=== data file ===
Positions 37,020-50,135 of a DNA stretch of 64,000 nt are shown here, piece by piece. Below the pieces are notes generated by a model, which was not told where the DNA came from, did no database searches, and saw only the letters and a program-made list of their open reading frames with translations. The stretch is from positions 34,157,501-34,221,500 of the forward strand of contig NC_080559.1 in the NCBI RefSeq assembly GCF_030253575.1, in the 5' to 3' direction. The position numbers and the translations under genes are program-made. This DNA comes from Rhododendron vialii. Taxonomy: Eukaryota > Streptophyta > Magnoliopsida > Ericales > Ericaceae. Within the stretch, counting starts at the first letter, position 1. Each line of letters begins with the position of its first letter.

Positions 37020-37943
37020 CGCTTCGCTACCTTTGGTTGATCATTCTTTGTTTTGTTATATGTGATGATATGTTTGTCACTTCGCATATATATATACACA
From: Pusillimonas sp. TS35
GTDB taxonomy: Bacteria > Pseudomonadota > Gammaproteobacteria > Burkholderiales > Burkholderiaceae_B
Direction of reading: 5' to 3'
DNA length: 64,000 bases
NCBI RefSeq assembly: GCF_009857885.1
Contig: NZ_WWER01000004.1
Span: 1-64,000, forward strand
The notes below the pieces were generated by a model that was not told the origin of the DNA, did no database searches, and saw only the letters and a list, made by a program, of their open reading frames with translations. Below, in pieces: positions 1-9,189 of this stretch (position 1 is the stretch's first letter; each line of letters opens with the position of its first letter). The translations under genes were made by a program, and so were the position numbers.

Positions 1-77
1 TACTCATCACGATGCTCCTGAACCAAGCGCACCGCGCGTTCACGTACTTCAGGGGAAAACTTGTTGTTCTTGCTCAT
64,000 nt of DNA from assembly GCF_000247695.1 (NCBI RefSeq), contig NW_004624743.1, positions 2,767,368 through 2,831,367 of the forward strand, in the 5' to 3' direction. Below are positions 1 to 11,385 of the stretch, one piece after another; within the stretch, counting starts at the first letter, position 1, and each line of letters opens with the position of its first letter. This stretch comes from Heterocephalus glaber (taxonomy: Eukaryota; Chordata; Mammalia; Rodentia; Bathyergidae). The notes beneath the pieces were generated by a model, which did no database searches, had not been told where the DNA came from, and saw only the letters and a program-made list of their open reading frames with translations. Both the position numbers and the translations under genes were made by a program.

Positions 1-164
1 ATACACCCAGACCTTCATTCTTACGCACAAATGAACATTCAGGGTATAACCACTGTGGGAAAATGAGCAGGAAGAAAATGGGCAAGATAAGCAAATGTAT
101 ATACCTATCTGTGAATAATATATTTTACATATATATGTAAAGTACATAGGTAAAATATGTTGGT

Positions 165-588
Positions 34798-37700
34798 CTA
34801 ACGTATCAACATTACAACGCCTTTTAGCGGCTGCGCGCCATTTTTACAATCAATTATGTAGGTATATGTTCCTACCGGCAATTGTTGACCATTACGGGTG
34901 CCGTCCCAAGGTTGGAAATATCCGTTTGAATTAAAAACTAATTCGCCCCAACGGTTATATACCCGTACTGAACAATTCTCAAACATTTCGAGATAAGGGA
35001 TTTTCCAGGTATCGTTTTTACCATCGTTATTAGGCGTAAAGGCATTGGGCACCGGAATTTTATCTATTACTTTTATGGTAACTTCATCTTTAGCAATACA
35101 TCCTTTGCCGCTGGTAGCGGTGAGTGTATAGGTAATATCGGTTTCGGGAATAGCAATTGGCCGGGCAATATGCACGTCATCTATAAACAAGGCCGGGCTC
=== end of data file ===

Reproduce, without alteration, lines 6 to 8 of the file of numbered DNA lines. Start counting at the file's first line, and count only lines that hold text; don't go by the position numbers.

Direction of reading: 5' to 3'
DNA length: 64,000 bases
NCBI RefSeq assembly: GCF_009857885.1